The “laxative” effect of D-Mannose

D-Mannose is a sugar (a not assimilable monosaccharide) that our body does not know how to transform into calories.

It will not be digested and it will reach the intestines as it is with no changes at all.

In this way, D-Mannose passes into the blood and ends up in the bladder with renal filtration being “functional” (it is able to reach pathogenic bacteria to eliminate them). The fact of not being assimilable is “THE” main advantage of this active ingredient to get rid of bacteria in case of cystitis.

On the other hand, undigested sugars that reach the intestines tend to cause a water call. D-Mannose intake may be accompanied by gases, softer stools or even liquid (very rarely) during the first days of intakes. In general, the body gets used to this change quite fast and makes the necessary “adjustments” by itself.

It must be said that some people are more sensitive (in case of intestinal dysbiosis due to antibiotic therapy, chronic constipation, gluten or lactose intolerance, intestinal candidiasis, unbalanced diet, etc.) so the “culpable” is not really the D-Mannose.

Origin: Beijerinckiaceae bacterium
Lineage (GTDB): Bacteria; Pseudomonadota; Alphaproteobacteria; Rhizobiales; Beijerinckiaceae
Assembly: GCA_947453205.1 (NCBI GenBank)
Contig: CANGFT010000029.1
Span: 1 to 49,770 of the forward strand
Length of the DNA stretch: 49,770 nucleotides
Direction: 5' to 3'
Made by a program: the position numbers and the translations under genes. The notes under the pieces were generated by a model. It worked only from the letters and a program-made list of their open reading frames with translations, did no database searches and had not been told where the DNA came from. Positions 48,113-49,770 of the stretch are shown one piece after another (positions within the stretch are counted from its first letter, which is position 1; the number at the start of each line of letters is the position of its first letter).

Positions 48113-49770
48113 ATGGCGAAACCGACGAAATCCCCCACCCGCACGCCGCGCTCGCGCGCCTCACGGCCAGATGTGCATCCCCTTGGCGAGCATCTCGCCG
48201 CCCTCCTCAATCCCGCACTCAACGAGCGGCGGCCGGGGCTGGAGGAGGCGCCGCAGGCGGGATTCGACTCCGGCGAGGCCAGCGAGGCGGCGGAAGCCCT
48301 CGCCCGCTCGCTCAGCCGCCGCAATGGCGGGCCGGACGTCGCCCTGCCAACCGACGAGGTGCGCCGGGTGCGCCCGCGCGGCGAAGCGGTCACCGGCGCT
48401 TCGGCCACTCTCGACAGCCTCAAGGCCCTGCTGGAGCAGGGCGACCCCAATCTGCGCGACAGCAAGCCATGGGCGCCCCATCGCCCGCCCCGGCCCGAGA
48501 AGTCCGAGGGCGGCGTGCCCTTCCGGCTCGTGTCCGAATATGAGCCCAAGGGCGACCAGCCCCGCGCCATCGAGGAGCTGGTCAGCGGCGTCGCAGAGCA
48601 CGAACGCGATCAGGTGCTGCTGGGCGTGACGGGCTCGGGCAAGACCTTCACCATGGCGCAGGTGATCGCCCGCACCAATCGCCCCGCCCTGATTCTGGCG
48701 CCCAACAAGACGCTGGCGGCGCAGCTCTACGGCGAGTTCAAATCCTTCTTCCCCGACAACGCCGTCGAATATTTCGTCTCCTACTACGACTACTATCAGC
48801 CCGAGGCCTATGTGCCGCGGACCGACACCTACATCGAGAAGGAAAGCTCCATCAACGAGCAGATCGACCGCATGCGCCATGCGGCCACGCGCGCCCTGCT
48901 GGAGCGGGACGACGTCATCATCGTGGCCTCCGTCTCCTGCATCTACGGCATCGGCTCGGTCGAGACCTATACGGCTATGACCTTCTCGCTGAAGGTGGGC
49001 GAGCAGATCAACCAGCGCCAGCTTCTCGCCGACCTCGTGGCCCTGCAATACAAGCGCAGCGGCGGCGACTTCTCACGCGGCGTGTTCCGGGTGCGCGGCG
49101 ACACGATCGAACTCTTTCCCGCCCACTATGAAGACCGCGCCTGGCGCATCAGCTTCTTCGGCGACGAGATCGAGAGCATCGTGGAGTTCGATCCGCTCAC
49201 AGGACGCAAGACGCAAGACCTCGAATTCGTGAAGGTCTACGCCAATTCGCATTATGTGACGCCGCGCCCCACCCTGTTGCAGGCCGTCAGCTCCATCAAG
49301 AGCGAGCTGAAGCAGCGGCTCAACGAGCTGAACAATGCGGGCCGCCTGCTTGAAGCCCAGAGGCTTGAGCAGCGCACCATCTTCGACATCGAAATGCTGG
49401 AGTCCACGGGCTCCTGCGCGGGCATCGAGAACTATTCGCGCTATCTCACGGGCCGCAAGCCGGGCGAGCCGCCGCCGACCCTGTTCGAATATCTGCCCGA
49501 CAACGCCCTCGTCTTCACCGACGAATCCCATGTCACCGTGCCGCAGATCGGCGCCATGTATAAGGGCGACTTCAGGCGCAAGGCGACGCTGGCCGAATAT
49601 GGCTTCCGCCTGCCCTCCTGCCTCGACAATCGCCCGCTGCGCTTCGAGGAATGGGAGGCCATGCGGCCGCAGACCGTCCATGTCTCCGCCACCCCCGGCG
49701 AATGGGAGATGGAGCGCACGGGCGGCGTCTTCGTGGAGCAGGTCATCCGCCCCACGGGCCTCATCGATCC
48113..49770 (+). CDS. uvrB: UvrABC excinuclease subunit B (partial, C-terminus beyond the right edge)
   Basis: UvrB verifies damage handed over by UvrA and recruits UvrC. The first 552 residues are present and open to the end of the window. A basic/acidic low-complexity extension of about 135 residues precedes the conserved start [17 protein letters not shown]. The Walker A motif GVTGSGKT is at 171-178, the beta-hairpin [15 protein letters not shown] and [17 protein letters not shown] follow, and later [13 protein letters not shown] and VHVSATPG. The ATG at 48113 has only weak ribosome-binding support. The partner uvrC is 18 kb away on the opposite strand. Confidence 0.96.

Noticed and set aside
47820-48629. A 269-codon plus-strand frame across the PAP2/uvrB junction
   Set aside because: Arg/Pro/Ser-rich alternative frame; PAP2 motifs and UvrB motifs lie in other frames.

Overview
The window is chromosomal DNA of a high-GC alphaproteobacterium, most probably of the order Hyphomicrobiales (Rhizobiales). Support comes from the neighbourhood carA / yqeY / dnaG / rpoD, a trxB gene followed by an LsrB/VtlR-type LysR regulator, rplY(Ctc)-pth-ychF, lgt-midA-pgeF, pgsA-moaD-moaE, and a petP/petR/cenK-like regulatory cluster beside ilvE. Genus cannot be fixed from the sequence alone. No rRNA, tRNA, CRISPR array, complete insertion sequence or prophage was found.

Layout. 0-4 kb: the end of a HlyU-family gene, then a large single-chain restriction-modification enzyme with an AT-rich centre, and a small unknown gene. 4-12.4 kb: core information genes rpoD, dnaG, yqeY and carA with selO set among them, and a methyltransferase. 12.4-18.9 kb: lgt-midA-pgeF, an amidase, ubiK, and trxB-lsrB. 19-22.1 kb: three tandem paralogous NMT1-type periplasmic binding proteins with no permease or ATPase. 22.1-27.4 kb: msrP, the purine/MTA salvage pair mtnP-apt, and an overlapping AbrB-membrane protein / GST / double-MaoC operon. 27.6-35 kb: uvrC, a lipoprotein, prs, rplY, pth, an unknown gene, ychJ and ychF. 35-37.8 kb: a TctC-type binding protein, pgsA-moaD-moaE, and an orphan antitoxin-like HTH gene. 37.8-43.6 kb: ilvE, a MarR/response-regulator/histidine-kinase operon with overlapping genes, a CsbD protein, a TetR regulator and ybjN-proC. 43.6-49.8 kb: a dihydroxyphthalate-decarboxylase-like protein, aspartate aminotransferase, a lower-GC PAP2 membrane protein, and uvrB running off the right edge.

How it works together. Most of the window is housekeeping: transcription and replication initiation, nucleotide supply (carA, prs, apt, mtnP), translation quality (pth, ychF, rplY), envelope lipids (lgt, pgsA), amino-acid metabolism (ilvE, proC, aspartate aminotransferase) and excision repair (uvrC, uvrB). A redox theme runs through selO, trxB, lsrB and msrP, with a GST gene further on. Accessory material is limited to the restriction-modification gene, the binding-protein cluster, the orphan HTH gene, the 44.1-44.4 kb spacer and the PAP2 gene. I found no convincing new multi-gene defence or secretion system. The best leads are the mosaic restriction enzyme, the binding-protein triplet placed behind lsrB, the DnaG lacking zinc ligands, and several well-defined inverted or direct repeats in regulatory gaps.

If the body does not get used to this change, we still have some “tricks” to fix it:

– do not exceed 1g (1000 mg) of D-Mannose for each intake

– avoid too close D-Mannose intakes (1g every 2/3 hours is enough even in case of acute cystitis)

– use probiotics with D-Mannose if you think you have dysbiosis and check it with your doctor

– limit foods that ferment in the intestines and, in general, take care of your nutrition

– take D-Mannose away from meals

– avoid drinks that are too mineralized

If nothing really works, you can choose sublingual D-Mannose (D-Mannoro). Its absorption takes place under the tongue so D-Mannose does not pass through the intestines.

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